Far too many metalworking firms in my area used these easy loans to expand operations to become vendors to the German automotive industry, a sector with rice-paper-thin margins and requiring heavy investments: modern casting technologies are simply amazing, but the tooling needed for them is tremendously expensive.
    Now all these folks are stuck with enormous loans to repay and little work, as the German automotive industry has restarted but really struggles to find buyers. As a BMW engine designer told me “People have other things on their mind than buying a 3-series”.
    I will mercifully skip over the construction and real estate industries.

    Tourism is a different thing. Believe it or not the tourists have already started returning (many people here will clutch their pearls at the thought): on Saturday morning I saw the first German registration plates during my ride, mostly very nice cars (Lamborghini Huracán, Porsche 718 etc). There are now far more flights between Germany and Italy than between Germany and Spain and tourists will find a country with far fewer restrictions right now: I have to say that for once the government has moved to salvage a terrible situation. Mors tua, vita mea and all of that.
    But the first two and a half months of the tourist season are lost, and the rest of the season will be marked by much reduced numbers. Everybody around the world is scrambling to win back tourists right now, meaning margins will become rice-paper-thin, especially as the year advances and the real nature of the damage wrought on the economy is revealed.

    In turn this will cascade into politics, as governments refuse to even contemplate offering angry folks a scapegoat of any kind. In Italy the big political issue is the double whammer of a devastating hard lockdown and of over 34,000 victims, a little over two thirds of them in nursing homes. Somebody will have to answer for that, and that’s the reason why the PM Conte is desperately trying to keep a nationwide state of emergency to make it harder turning him into a scapegoat. But numbers aren’t on his side: apart from two Regions the epidemic is over in Italy.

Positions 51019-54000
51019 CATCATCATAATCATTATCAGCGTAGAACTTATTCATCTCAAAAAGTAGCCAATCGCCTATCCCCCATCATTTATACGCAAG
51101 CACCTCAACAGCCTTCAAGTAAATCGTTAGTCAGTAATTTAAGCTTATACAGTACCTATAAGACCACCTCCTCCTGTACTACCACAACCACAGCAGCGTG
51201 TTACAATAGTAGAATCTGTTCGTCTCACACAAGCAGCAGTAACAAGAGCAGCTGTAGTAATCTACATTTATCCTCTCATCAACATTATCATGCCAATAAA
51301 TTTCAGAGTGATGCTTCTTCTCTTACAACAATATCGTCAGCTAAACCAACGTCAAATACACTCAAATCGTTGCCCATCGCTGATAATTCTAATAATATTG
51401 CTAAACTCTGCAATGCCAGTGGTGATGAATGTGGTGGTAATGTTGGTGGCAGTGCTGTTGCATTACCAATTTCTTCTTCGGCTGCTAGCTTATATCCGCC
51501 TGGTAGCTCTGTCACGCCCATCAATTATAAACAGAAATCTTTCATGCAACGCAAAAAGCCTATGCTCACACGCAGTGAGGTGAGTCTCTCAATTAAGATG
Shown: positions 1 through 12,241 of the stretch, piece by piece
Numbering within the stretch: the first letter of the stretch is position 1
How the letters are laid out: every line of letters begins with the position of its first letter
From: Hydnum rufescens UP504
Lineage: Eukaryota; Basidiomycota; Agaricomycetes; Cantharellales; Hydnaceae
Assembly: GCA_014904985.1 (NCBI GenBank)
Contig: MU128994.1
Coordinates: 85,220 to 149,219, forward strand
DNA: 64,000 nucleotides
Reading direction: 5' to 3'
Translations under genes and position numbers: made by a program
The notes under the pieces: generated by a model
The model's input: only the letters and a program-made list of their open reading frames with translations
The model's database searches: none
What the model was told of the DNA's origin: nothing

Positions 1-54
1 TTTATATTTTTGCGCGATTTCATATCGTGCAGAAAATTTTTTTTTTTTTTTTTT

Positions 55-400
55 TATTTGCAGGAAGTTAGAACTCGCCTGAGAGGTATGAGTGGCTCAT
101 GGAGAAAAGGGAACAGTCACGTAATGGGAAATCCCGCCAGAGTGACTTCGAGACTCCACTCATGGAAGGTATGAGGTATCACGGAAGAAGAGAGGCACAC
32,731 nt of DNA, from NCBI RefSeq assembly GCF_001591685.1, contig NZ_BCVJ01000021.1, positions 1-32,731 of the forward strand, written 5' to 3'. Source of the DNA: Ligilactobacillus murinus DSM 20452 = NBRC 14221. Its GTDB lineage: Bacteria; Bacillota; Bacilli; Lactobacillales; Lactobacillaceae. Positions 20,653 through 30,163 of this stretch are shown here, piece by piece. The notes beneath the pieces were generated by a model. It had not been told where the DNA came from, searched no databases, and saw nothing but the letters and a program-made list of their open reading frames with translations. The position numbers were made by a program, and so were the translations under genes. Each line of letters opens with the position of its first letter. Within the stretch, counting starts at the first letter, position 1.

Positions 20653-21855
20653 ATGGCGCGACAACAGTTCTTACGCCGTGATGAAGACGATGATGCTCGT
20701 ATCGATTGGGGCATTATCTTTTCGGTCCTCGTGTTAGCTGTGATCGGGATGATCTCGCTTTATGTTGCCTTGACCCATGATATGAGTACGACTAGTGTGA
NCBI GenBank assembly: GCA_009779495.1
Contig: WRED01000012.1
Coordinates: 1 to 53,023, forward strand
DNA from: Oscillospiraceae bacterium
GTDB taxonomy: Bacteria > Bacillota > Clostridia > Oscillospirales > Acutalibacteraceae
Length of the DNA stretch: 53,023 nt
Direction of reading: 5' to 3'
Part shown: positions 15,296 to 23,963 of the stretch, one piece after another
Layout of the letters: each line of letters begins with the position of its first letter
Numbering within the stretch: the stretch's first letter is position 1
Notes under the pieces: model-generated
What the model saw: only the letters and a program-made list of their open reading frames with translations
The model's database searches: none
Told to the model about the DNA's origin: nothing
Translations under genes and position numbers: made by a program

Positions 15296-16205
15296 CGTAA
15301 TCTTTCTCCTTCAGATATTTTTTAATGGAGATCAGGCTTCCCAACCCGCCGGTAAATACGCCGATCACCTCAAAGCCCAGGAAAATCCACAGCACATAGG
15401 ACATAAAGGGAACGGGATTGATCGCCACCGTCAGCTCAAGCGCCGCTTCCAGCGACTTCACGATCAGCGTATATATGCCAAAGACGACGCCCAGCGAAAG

I won’t shed any tears if he’s dragged from power and torn to ribbons by his former allies but I’d love to see him accompanied by his “scientific” advisors, most of the media and a whole lot of hospital directors, mayors and other two bit aspiring dictators.

    • Wolf Richter says:


      “I have got three of them from the same bank over the past month.”

      That’s because you don’t need a loan. My bank too has been desperately trying to lend me money for years (at some “prime rate” +5% to +7% or something), but I don’t need a loan, and I don’t want a loan at anything +7%. Even PayPal wants to lend me money (I guess through an affiliated bank). Banks are great about lending money to those who don’t need a loan. But I remember, back in the day, when I really needed a loan, no matter what the rate, no bank would lend to me ?

      • Jos Oskam says:

        You’ve probably heard the old sayin’:

        “Banks are willing to lend you an umbrella when the sun shines, but want it back the moment it’s starting to rain”.

        My great-grandfather already said that. Nothing has changed, obviously.

      • MC01 says:

        I have a relative with a restaurant on Lake of Garda. That should say it all.
        Back in April, when he didn’t know if he would be allowed to re-open, let alone when, he received an unsolicited loan offer from his bank.
        “French type” loan at 1.58% EAPR running 7 years with two options: €25,000 or €50,000. A “French type” loan means for the first 2 years one pays back the interest alone, then he starts paying off the principal as well.
        I am pretty sure he was just one of the many who received a similar offer.

        Both smaller local banks and the local subsidiaries of BNP-Paribas and Crédit Agricole have been extremely aggressive over the past 4-5 years: it was them that largely bankrolled the transformation of the local metalworking industry into a defacto vendor for the German automotive industry.